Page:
Giorgio Napolitano to stand again to heal rift

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WITH a divided Italian ­parliament unable to agree on a new president, incumbent Giorgio Napolitano, 87, yielded yesterday to pleas from political leaders to stand for a second term in office.

His decision will end an impasse which has frustrated efforts to form a government in recession-hit Italy.

Napolitano had repeatedly refused to be a candidate for an unprecedented second seven-year term, saying he was too old to continue. But yesterday he said in a statement, after lobbying from party leaders, that he “cannot help but take on the responsibility towards the nation”.

Whether he will win through in the latest round of voting in parliament will depend on whether political leaders can persuade their fractious parties to close ranks behind Napolitano’s candidacy.

Hours earlier, the Rome parliament held a fifth – and once again unsuccessful – vote to choose a head of state. But even as senators, deputies and regional electors put their folded paper ballots into urns in the Chamber of Deputies, leaders ranging from caretaker premier Mario Monti to former premier Silvio Berlusconi were visiting Napolitano, one by one, at the presidential Quirinal Palace to beg him to reconsider his refusal to serve again.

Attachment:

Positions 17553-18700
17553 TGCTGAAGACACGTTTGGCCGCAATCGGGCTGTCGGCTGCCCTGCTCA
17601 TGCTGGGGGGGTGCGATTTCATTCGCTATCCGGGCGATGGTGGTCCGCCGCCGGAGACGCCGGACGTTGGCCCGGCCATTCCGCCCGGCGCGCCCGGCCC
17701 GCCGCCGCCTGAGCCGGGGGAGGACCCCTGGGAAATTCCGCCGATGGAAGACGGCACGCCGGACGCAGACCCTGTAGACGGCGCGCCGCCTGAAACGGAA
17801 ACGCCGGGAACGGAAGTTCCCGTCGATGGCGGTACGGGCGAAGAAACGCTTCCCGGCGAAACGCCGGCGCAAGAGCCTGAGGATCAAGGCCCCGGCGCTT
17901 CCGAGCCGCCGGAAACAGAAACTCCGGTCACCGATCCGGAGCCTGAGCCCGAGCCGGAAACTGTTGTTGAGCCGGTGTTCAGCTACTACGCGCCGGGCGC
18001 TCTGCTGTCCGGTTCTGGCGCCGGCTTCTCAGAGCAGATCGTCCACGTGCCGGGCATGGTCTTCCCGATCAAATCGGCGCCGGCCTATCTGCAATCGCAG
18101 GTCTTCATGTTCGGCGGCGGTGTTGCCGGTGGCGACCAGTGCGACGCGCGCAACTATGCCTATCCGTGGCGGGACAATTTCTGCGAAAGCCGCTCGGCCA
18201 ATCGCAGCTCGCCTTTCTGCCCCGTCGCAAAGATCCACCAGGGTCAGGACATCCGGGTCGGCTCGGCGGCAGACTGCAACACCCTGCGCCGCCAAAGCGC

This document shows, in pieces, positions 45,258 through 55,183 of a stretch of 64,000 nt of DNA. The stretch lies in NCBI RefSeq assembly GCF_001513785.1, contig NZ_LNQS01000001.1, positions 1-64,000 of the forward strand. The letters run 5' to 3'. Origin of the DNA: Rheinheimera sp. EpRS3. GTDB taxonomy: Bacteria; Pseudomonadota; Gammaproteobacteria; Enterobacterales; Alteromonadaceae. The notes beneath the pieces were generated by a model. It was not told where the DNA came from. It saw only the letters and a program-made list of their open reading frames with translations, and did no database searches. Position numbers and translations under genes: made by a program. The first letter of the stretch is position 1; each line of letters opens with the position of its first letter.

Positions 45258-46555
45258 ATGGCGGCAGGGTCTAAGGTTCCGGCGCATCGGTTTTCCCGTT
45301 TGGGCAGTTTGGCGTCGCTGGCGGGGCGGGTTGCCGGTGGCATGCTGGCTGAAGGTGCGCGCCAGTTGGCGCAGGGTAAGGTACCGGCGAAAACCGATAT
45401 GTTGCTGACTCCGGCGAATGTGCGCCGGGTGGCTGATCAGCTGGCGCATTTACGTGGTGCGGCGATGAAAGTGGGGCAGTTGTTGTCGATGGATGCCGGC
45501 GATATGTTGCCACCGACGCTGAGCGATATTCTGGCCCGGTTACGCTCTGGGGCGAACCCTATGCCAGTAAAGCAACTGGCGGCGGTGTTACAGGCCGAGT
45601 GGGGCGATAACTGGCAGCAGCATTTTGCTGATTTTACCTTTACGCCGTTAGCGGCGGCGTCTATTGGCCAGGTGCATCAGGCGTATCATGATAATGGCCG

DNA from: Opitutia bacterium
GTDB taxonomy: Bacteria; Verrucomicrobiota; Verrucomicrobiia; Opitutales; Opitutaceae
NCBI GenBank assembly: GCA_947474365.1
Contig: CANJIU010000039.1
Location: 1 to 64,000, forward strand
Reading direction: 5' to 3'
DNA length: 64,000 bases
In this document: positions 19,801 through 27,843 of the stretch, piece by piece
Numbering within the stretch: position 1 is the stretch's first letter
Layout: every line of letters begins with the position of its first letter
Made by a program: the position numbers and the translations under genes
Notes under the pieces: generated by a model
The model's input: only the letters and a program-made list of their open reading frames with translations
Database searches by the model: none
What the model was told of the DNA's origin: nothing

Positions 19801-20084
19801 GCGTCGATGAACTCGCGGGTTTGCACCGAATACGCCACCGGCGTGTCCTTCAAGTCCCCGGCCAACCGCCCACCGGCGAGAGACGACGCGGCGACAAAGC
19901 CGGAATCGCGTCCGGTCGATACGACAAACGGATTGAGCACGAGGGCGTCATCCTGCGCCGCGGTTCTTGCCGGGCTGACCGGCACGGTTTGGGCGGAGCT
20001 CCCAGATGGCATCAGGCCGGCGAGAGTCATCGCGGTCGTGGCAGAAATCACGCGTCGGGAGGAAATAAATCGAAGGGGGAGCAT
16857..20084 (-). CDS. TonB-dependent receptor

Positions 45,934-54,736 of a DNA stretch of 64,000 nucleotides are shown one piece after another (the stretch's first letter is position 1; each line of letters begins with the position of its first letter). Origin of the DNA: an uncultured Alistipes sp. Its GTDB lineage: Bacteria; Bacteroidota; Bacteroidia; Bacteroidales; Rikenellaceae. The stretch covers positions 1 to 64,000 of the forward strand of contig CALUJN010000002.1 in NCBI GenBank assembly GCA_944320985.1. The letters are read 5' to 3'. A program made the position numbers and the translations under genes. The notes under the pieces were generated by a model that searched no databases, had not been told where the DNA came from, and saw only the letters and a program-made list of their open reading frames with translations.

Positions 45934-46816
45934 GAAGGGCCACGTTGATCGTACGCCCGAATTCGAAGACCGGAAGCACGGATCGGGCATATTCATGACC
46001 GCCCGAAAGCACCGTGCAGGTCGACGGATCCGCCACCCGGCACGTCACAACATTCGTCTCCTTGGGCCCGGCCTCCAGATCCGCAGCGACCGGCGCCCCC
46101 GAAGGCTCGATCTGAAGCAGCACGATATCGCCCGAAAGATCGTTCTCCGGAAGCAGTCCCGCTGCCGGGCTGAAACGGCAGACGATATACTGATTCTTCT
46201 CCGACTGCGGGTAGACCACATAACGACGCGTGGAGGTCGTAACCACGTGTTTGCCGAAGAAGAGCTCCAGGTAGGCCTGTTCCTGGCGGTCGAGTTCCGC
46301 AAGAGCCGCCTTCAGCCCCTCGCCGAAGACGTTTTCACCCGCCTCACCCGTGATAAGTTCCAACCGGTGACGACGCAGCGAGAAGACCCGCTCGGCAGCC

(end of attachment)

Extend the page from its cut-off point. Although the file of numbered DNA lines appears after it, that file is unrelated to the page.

Napolitano and his wife reportedly had already started packing their belongings as his term draws to a close on 15 May. ­Napolitano would be a month shy of 95 at the end of a second term in 2020.

Napolitano’s office said the leaders had made a “fervent appeal to reconsider his oft-given reasons to be unwilling to have a second term”.

Monti, the economist Napolitano appointed in late 2011 to rescue Italy from the Eurozone sovereign debt crisis after financial markets lost faith in media mogul Berlusconi’s ability to lead Italy through tough times, as late as Friday night had been pushing his interior minister to stand for the presidency.

But “in the face of the evident difficulties some parties are running up against in deciding quickly on a shared solution”, Monti went to see Napolitano and “urged him strongly to accept another term in the higher interests of the country”, Monti’s office said in a statement.